The Marriage of Figaro, LA Opera

The cast looks and sounds as if they are thoroughly enjoying themselves in this winning production.

By Wolfgang Amadeus Mozart

Directed by Ian Judge

Conducted by James Conlon

With Roberto Tagliavini, Pretty Yende, Ryan McKinny, Guanqun Yu, Renée Rapier, Lucy Schaufer, and Kristinn Sigmundsson

LA Opera, Dorothy Chandler Pavillion, Los Angeles

March 21 – April 12, 2015

What is not to like about Mozart’s “Marriage of Figaro”? Not much. When skillfully executed, the music is Mozart at his liveliest. The story is a convoluted farce with overtones of the conflict between the classes and the eternal battle of the sexes told with charm, giving the cast an opportunity to show its free spirit. In a letter Mozart wrote, “We humble people can only choose a wife whom we love and who loves us … because we are neither noble nor highly born, nor aristocratic, nor rich.” In “Marriage” he skewers the droit de seigneur (the historic veracity of this right is actually debated) with rapier wit and nimble recitative.

Ian Judge’s production has been a perennial favorite with Music Center audiences, and 2015 is the fourth season since its premiere in 2000 that they have filled the Chandler with their enthusiasm. This year’s cast includes two Operalia winners, South African soprano Pretty Yende as Susanna, Countess Almaviva’s lady’s maid, and Chinese soprano Guanqun Yu as Countess Almaviva. Bass-Baritone Roberto Tagliavini, flown in at the last minute for his American debut, is splendid as the swashbuckling Figaro, valet to Count Almaviva. Together this ensemble approaches their plotting and planning with relish and soaring voices. Lucy Schaufer (Marcellina) adds spice to the mixture. They look and sound as though they are thoroughly enjoying themselves.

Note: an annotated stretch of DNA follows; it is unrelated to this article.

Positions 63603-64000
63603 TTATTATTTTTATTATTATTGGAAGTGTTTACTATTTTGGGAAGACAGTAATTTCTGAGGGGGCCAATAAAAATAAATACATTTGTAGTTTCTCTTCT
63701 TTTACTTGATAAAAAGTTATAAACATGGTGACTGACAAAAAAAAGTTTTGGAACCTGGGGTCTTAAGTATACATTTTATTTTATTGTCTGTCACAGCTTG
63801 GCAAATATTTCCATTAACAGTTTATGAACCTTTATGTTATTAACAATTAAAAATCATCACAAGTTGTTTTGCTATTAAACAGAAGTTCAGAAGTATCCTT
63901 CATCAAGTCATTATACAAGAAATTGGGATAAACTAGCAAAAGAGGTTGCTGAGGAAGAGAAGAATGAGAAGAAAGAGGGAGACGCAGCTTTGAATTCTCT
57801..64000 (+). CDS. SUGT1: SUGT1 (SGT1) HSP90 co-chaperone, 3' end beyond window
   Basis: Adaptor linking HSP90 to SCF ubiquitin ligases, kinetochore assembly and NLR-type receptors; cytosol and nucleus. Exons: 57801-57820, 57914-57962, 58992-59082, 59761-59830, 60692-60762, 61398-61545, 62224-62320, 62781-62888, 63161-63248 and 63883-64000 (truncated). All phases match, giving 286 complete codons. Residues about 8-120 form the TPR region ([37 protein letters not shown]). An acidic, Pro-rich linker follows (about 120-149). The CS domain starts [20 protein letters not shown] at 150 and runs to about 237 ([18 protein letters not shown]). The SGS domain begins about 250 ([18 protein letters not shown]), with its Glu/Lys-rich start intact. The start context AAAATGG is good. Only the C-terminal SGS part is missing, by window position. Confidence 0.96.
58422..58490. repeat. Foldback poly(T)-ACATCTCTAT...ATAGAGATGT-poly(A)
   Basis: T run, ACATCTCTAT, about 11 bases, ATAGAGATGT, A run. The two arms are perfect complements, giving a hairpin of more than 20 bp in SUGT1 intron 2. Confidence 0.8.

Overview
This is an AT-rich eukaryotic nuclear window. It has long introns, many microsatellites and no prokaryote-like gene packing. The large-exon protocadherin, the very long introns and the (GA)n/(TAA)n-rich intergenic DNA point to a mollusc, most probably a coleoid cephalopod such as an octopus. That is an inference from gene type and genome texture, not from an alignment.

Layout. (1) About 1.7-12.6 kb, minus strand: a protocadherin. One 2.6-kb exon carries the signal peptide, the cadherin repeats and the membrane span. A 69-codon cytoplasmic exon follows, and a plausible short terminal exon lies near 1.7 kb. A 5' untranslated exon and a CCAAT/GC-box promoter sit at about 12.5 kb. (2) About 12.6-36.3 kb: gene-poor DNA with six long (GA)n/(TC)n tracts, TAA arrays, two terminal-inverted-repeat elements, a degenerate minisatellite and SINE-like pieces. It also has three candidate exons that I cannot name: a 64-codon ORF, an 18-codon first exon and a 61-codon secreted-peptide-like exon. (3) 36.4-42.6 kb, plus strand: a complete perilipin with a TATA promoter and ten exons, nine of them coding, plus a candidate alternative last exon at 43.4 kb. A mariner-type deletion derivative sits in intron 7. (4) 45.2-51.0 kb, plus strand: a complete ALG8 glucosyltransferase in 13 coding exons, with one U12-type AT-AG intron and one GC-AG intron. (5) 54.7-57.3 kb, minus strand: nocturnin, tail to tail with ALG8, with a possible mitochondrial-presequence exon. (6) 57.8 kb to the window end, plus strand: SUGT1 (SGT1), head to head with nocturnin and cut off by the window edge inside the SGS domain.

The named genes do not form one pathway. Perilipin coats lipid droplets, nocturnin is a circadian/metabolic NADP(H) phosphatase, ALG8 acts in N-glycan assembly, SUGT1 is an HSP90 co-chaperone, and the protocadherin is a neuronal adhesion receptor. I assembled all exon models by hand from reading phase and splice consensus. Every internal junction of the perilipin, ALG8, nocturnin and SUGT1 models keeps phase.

Judge has set his “Marriage” vaguely in the 1950s. There is a cord telephone in the Countess’ bedroom, and the women’s ballerina-length skirts are buoyed up with crinolines. Sets are color-saturated rooms in the Count’s villa: ornate moldings with starkly simple walls, scattered pieces of period furniture, and a formal garden simply sketched out with cypress trees that descend from above and a full moon behind. The curtain opens with Figaro painting the walls of the about-to-be-married couple’s room a lustful red; Act II is set in the Countess’ bedroom with walls of Klimtian gold. The Count’s office, Act III, is a luscious green with black trim. Set designer Tim Goodchild has executed it all with a spare but sure hand. When the finale comes, Figaro and Susanna are married without the execution of the droit, the Count has had his comeuppance and the Countess has offered her forgiveness, and Bartolo has finally married his consort Marcellina. The onstage fireworks (real) are perfect for the occasion.

As I said in the beginning, “What’s not to like?” LA Opera is presenting a “Marriage of Figaro” imbued with humor and artistry. Enjoy.

Karen Weinstein

Los Angeles ,

Weinstein is a clinical psychologist who teaches in the medical school at UCLA. She also holds a master’s degree in Urban Studies and has a strong interest in history and architecture, as well as the theater.